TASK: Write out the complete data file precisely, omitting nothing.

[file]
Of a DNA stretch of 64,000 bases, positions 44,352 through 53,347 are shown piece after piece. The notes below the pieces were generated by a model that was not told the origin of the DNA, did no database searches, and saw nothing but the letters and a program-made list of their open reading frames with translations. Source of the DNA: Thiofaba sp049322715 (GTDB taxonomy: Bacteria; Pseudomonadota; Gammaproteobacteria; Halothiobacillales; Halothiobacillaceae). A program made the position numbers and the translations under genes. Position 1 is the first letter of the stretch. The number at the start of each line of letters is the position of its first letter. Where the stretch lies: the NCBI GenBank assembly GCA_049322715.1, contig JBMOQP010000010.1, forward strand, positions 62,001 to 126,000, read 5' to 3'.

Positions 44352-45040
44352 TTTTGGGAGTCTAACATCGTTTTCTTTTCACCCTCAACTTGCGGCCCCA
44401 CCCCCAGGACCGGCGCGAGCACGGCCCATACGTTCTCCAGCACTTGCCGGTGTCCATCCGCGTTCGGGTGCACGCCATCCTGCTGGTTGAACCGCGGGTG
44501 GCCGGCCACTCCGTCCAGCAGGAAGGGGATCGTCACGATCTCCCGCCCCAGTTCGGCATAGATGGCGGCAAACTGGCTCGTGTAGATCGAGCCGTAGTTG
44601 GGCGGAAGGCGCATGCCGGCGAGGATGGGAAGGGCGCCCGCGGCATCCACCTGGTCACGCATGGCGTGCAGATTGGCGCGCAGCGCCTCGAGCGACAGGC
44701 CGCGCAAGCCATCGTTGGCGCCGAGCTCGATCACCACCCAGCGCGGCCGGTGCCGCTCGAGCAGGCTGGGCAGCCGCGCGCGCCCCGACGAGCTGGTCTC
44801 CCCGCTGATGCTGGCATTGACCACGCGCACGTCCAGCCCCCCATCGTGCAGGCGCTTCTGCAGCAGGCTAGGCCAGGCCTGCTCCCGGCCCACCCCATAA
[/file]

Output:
Of a DNA stretch of 64,000 bases, positions 44,352 through 53,347 are shown piece after piece. The notes below the pieces were generated by a model that was not told the origin of the DNA, did no database searches, and saw nothing but the letters and a program-made list of their open reading frames with translations. Source of the DNA: Thiofaba sp049322715 (GTDB taxonomy: Bacteria; Pseudomonadota; Gammaproteobacteria; Halothiobacillales; Halothiobacillaceae). A program made the position numbers and the translations under genes. Position 1 is the first letter of the stretch. The number at the start of each line of letters is the position of its first letter. Where the stretch lies: the NCBI GenBank assembly GCA_049322715.1, contig JBMOQP010000010.1, forward strand, positions 62,001 to 126,000, read 5' to 3'.

Positions 44352-45040
44352 TTTTGGGAGTCTAACATCGTTTTCTTTTCACCCTCAACTTGCGGCCCCA
44401 CCCCCAGGACCGGCGCGAGCACGGCCCATACGTTCTCCAGCACTTGCCGGTGTCCATCCGCGTTCGGGTGCACGCCATCCTGCTGGTTGAACCGCGGGTG
44501 GCCGGCCACTCCGTCCAGCAGGAAGGGGATCGTCACGATCTCCCGCCCCAGTTCGGCATAGATGGCGGCAAACTGGCTCGTGTAGATCGAGCCGTAGTTG
44601 GGCGGAAGGCGCATGCCGGCGAGGATGGGAAGGGCGCCCGCGGCATCCACCTGGTCACGCATGGCGTGCAGATTGGCGCGCAGCGCCTCGAGCGACAGGC
44701 CGCGCAAGCCATCGTTGGCGCCGAGCTCGATCACCACCCAGCGCGGCCGGTGCCGCTCGAGCAGGCTGGGCAGCCGCGCGCGCCCCGACGAGCTGGTCTC
44801 CCCGCTGATGCTGGCATTGACCACGCGCACGTCCAGCCCCCCATCGTGCAGGCGCTTCTGCAGCAGGCTAGGCCAGGCCTGCTCCCGGCCCACCCCATAA